This prior history, coupled with the actions of the rioters and the rhetoric of the Hamas leaders, posed a clear threat of imminent death.

Secondly, lethal force was only used after various non-lethal measures were not sufficient to eliminate the threat of imminent harm. Unfortunately, rubber bullets and water cannons have limited capabilities due to proximity and weather-related issues. Nonetheless, Israel dropped pamphlets in Gaza warning the populous not to try and breach the border fence and to stay a few hundred yards away, they issued similar warnings via radio, social media and television, they fired tear gas to first try and disperse the crowds and then fired non-lethal lower body shots, all before using lethal force. Even then, Israeli soldiers shot using single fire rifles and not machine guns, grenades, bombs, or other indiscriminate arms.

Thirdly, proportionality in IHL is not a question of equivalent body counts and the number of those injured. Instead, it is based upon the Israeli military’s assessment of whether the expected civilian casualties would be excessive in relation to the anticipated gain of preventing the breach of the border fence to protect its own citizens. The rule of “proportionality” relies upon intent, particularly in regards to collateral damage.

As mentioned before, IHL accepts the possibility of civilian casualties under Article 57 of the First Additional Protocol to the Geneva Conventions (1949), especially amongst those that voluntarily enter the conflict zone.

According to the Hamas run Palestinian Ministry of Health in Gaza, of the tens of thousands of protesters bearing down on the border fence over a period of two plus months, around 112 people were killed and 332 people were critically injured.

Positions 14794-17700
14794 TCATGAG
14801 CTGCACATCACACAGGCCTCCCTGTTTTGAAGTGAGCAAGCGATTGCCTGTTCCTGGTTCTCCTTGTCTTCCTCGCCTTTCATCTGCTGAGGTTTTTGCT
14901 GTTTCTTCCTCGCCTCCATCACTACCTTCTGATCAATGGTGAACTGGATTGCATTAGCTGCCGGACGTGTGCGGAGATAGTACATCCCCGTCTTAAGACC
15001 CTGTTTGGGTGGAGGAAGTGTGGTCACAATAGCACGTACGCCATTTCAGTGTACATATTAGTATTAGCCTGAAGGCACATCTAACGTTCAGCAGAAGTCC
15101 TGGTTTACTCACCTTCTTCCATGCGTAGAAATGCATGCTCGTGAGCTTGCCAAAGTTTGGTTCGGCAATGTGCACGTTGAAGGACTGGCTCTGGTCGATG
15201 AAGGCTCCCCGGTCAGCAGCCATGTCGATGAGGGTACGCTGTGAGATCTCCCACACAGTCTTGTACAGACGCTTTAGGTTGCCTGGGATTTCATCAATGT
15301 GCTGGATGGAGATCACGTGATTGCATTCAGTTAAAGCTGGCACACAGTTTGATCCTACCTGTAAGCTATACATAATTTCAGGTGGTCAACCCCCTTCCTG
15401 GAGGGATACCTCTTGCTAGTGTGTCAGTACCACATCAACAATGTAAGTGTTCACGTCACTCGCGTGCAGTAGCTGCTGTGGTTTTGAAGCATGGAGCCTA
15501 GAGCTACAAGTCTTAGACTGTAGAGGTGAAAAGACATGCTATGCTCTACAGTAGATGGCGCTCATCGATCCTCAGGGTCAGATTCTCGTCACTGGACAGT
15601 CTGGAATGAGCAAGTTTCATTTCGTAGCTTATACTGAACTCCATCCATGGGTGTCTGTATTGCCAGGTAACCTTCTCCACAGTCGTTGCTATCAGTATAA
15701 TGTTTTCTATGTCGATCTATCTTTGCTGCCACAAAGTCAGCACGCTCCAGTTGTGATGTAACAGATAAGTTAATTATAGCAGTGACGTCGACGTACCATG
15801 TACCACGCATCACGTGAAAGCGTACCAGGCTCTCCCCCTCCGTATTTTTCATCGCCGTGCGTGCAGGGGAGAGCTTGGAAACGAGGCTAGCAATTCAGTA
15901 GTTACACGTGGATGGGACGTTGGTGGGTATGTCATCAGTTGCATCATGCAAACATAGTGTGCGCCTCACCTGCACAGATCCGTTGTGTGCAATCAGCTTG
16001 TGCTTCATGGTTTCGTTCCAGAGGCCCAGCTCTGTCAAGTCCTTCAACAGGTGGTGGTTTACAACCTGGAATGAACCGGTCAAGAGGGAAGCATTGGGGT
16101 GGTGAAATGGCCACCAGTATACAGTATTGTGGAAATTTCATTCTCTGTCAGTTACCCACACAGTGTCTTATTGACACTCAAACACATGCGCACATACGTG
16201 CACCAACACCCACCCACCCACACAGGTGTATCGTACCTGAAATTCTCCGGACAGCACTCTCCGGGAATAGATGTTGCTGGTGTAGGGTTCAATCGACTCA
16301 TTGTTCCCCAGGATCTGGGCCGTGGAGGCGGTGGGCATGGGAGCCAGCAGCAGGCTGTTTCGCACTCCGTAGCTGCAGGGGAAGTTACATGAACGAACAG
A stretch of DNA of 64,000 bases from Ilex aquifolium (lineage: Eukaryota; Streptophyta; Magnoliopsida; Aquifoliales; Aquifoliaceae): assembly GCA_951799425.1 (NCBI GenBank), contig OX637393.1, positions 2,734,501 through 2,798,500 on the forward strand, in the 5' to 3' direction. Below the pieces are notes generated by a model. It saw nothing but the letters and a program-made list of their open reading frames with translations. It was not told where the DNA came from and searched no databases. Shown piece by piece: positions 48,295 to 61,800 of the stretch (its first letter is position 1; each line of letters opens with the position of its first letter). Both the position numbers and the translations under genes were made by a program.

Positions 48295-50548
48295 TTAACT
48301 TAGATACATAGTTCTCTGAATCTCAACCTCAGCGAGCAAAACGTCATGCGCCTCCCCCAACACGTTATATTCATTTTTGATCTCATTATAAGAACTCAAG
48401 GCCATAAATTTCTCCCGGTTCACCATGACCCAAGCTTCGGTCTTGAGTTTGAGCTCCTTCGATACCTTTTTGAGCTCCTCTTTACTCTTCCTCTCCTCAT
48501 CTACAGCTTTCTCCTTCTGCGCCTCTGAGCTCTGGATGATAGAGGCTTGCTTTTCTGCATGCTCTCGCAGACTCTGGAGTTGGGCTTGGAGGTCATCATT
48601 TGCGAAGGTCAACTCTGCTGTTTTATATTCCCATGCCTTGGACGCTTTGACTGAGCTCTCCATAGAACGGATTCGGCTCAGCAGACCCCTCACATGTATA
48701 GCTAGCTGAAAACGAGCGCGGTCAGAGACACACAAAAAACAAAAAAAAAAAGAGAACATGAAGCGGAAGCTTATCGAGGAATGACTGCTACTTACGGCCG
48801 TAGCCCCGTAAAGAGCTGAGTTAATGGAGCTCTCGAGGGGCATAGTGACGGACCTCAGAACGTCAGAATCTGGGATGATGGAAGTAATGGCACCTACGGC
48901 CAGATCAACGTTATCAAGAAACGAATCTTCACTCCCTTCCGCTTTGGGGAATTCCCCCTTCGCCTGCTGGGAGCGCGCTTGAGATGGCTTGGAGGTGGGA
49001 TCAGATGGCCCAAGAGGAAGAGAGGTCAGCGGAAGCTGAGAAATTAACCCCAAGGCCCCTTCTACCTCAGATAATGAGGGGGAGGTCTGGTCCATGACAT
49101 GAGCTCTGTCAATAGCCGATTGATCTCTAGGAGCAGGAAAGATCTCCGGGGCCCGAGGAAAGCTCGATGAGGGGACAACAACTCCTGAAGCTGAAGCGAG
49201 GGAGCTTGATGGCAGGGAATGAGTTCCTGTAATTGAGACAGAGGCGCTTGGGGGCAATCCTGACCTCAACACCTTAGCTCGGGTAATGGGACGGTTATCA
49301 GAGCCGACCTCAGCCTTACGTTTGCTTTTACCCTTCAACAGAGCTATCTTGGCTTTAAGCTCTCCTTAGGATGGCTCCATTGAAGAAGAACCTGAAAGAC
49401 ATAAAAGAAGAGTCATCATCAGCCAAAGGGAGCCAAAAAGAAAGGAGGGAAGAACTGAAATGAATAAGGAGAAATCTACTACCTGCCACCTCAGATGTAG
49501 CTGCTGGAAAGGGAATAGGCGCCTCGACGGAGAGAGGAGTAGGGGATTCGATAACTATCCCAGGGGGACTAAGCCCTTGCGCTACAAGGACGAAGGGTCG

While even one death is tragic, the number of those killed and critically injured is a fraction of the number of people who actually took part in the riots. We must also keep in mind that even on the biggest days of protests, around 98% of Gaza’s residents stayed away from the demonstrations. None of those people were targeted or physically harmed.

Finally, the Israel-based Meir Amit Intelligence and Terrorism Information Center found that 83 percent of the Palestinians killed by Israeli forces during the violent demonstrations were operatives of militant organizations.  They determined that at least 63 were from Hamas, which lines up with the reporting from Hamas itself, which stated that 50 of the 62 Palestinians reportedly killed in riots on May 14th, were members of the Islamist terrorist group.

The fact is, the vast majority of those killed were members of militant groups dedicated to the destruction of Israel and were actively participating in a violent attack on the State.

While anti-Israel activists will continue to spread their malicious claims of war crimes and human rights violations, those claims don’t hold up under international law.

Ari Ingel is an international attorney and foreign policy strategist. Follow him on twitter at http://twitter.com/ogaride

About the Author
Ari Ingel is an international attorney and foreign policy analyst. Follow him on twitter at http://twitter.com/ogaride